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Founding members of Global Consortium for Sustainability Outcomes gather in Tempe to find large-scale solutions
The energy in the room was powerful.
Twenty men and women from around the world had traveled to Tempe, Arizona, for this moment. Alone, each might be able to change their own small corner of the globe. Together, they might one day change the world.
Eleven universities, one corporation — leaders in sustainability — working together to create sustainable outcomes on a global scale. It was clear from the dialogue over the course of their two days together that this was the goal of every founding member at the first-ever meeting of the Global Consortium for Sustainability Outcomes.
When you’re a world leader in sustainability science, you know that the challenges are growing faster than their solutions. From poverty, terrorism and climate change to ocean acidification, food insecurity, water shortages and disease — the world is quickly recognizing how these problems negatively affect human well-being.
Universities are ideal places to develop and test solutions to these challenges. Often universities can implement solutions on a small scale with local partners. The nascent consortium empowers its members to achieve solutions on a global scale.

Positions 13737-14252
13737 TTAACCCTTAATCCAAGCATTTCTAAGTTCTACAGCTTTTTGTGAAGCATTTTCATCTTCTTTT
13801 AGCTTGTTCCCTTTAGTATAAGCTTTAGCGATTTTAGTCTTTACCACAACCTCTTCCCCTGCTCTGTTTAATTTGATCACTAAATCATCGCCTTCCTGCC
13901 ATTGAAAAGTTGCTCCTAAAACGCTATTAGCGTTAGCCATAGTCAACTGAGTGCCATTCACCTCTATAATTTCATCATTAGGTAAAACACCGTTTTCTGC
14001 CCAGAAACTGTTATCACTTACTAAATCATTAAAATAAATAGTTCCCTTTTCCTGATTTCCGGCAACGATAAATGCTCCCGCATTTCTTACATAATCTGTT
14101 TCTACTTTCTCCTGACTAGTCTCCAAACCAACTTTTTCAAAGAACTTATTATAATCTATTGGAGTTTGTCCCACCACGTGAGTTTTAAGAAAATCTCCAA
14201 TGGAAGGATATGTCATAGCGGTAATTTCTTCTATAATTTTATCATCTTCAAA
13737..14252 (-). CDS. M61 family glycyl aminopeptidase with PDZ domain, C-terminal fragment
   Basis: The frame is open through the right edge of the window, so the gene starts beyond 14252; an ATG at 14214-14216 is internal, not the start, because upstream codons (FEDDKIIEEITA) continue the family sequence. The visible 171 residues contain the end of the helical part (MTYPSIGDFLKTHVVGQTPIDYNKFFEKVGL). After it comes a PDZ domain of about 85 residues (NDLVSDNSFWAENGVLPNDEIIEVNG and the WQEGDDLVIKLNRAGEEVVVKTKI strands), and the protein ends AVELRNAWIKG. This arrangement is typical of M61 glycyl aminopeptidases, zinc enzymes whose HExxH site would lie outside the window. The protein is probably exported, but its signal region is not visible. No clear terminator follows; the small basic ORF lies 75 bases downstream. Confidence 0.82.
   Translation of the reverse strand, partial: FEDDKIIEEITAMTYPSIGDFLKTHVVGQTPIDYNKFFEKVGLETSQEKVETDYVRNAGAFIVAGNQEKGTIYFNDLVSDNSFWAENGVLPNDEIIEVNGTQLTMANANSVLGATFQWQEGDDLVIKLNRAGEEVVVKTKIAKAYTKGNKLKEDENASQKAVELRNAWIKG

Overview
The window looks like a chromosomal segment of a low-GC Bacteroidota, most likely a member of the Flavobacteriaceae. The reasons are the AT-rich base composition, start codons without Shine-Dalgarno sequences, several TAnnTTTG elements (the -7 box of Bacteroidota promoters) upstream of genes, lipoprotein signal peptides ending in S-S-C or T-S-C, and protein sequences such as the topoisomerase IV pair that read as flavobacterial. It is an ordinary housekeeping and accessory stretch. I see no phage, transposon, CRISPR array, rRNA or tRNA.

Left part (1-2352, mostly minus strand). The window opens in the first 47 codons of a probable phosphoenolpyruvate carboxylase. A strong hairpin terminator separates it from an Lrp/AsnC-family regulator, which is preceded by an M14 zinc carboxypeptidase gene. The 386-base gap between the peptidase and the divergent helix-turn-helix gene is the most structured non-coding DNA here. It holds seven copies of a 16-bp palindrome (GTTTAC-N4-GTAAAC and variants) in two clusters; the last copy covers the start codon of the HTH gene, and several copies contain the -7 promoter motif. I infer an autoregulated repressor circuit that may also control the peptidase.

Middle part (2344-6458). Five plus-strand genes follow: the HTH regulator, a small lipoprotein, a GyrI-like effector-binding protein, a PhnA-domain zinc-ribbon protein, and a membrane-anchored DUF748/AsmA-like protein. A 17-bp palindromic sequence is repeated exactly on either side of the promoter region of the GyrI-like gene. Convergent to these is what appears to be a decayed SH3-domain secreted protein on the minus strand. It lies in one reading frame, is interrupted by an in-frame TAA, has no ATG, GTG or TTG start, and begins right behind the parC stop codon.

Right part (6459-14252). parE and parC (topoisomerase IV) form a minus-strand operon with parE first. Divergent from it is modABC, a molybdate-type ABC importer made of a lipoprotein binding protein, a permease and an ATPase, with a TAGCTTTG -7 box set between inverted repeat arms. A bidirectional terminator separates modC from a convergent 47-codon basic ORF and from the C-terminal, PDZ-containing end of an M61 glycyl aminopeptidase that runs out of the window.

The founding meeting began Monday with a welcome from Arizona State University President Michael M. Crow, who described the depth of the challenge and his excitement to join forces with other universities to make sustainability both a value and an outcome.
Crow’s remarks harkened back to his 2002 inaugural address, when he spoke of crossing boundaries — both geographic and disciplinary — and transforming ASU into a university that “shapes its research initiatives with regard to their social outcomes.”
That charge has motivated the Julie Ann Wrigley Global Institute of Sustainability since itsfounding in 2004. It is the reason the university has joined like-minded partners in forming the consortium. ASU is a dues-paying member of the consortium and provides staff and operational support.